Is it legal for a company to not pay OT if you aren’t salary?

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Is it legal for a company to not pay OT if you aren’t salary?

I worked for a network consultant for 2 years and I was hourly. They told me they do not pay overtime but told me that if I did not want to work over an 8 hour day if I did not want to. However, here’s the thing, I could not just stop in the middle of working with a customer. Most of the hours over 8 were due to the company knowing or asking me to work with a customer after closing. The average hours a week worked was 50-60 in 5 day period.

Asked on April 21, 2012 under Employment Labor Law, Washington

Answers:

SJZ, Member, New York Bar / FreeAdvice Contributing Attorney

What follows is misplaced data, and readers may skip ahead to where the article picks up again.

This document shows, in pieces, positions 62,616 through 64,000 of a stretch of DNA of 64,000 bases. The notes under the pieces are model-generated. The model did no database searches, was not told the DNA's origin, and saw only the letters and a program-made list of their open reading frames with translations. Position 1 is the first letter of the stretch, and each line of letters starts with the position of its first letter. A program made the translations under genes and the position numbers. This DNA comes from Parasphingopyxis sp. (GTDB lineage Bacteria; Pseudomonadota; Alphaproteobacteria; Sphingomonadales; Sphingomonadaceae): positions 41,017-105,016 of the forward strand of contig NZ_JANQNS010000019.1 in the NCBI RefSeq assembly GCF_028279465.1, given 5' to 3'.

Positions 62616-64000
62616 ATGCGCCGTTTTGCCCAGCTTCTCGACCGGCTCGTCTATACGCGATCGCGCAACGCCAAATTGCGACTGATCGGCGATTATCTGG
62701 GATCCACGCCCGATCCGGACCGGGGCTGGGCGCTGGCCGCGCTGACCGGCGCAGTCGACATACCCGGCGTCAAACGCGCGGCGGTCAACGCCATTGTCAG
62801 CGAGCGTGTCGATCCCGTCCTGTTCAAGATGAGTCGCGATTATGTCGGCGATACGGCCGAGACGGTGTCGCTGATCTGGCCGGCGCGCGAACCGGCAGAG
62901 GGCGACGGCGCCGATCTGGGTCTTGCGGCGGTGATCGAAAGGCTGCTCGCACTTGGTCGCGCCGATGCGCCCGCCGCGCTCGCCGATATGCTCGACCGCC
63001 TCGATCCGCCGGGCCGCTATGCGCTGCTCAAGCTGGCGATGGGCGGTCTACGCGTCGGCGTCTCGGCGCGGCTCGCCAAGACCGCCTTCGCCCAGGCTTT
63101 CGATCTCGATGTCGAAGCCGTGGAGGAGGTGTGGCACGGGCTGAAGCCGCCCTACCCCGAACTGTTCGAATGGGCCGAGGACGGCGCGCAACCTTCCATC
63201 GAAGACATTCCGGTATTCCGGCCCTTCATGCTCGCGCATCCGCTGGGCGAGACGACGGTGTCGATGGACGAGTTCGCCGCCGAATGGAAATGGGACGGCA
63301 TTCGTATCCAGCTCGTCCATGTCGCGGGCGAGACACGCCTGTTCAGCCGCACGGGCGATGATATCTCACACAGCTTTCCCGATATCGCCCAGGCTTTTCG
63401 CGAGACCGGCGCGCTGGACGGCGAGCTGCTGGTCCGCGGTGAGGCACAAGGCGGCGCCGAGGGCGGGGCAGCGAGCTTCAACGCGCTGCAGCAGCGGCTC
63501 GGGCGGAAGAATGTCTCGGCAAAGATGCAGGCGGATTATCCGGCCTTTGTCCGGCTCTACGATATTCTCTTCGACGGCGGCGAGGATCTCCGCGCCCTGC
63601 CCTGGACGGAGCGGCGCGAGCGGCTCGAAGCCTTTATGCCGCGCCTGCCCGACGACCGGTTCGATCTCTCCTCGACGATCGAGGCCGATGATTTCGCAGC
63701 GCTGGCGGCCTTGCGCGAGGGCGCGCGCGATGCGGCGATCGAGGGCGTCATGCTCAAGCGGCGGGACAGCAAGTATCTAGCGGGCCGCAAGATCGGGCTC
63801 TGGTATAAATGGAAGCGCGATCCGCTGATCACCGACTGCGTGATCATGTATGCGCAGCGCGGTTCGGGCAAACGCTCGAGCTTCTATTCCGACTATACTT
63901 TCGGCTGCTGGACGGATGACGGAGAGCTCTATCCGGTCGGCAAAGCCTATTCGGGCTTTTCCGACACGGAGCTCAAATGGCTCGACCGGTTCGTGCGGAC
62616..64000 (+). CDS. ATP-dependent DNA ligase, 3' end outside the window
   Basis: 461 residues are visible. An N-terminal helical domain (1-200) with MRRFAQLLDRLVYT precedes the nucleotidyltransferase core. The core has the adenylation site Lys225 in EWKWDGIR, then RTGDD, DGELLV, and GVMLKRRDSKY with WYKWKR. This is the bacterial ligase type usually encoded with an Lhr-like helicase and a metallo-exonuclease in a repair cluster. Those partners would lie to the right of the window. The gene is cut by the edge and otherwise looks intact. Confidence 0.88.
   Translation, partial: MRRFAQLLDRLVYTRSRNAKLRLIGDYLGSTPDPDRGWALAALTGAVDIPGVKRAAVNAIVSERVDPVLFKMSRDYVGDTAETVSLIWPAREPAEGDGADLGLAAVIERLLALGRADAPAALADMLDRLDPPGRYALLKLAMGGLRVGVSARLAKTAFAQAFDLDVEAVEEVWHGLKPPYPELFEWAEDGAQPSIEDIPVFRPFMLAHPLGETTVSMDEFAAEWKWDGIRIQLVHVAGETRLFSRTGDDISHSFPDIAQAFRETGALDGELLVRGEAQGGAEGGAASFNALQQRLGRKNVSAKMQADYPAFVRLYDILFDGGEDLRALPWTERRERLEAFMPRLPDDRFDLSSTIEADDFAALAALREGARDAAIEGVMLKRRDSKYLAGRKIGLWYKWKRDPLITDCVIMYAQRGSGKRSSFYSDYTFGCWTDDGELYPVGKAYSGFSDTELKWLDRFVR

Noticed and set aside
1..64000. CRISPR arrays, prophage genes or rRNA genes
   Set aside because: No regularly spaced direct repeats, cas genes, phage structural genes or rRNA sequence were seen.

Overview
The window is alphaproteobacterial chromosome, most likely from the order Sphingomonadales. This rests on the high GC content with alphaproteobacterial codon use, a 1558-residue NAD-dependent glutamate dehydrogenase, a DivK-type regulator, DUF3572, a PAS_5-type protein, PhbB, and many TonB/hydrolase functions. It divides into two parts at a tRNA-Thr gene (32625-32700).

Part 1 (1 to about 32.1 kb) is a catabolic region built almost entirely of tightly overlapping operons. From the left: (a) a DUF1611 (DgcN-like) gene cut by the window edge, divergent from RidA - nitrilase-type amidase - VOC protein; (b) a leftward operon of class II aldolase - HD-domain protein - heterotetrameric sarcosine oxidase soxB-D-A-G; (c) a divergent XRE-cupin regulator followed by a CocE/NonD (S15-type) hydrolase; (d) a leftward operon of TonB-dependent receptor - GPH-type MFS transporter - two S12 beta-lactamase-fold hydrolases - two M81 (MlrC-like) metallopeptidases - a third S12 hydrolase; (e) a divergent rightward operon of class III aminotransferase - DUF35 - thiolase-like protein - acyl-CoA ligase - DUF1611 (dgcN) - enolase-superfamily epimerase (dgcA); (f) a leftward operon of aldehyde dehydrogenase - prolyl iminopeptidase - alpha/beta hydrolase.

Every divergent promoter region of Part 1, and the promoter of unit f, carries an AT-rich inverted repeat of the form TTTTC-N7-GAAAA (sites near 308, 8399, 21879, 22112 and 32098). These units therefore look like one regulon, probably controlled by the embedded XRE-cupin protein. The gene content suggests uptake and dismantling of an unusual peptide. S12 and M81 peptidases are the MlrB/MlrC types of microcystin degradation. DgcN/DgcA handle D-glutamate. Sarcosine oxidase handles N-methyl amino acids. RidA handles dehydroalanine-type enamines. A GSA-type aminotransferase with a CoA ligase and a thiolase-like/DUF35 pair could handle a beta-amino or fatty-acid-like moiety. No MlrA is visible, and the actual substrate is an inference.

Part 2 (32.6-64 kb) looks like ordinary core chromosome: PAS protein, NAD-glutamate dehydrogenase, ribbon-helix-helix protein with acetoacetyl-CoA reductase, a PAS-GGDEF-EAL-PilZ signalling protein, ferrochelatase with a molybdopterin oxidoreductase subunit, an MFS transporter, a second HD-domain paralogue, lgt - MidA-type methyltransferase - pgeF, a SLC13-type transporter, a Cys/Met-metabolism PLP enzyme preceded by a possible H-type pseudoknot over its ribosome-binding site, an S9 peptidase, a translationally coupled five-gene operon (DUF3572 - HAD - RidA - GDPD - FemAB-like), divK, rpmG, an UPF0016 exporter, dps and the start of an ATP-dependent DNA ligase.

Answered 9 years ago | Contributor

No, all hourly employees must be paid overtime--even some salaried staff are eligible for overtime, but certainly, if you were an employee and were paid on an hourly basis, you should be paid overtime for all hours worked past 40 in a week. Therefore if you worked, say, 55 hours in a single workweek, you should have been paid 40 hours at your regular rate and 15 hours at your ovetime rate (time-and-half). Your company cannot avoid this obliation by saying you *could* have left at hours--if you in fact worked more than 40 hours in a week, even if it was allegedly voluntary on your part, you are entitled to overtime. The only way to stop you from earning overtime would be to not have you work more than 40 hours/week at all--i.e. not make it voluntary, but to instead affirmatively tell you that you can't work more than 40 hours in a week. If they let you work more than 40 hours, you should have  been paid overtime.

You should speak with a n employment law attorney--you potentially have a claim for years of unpaid back overtime.


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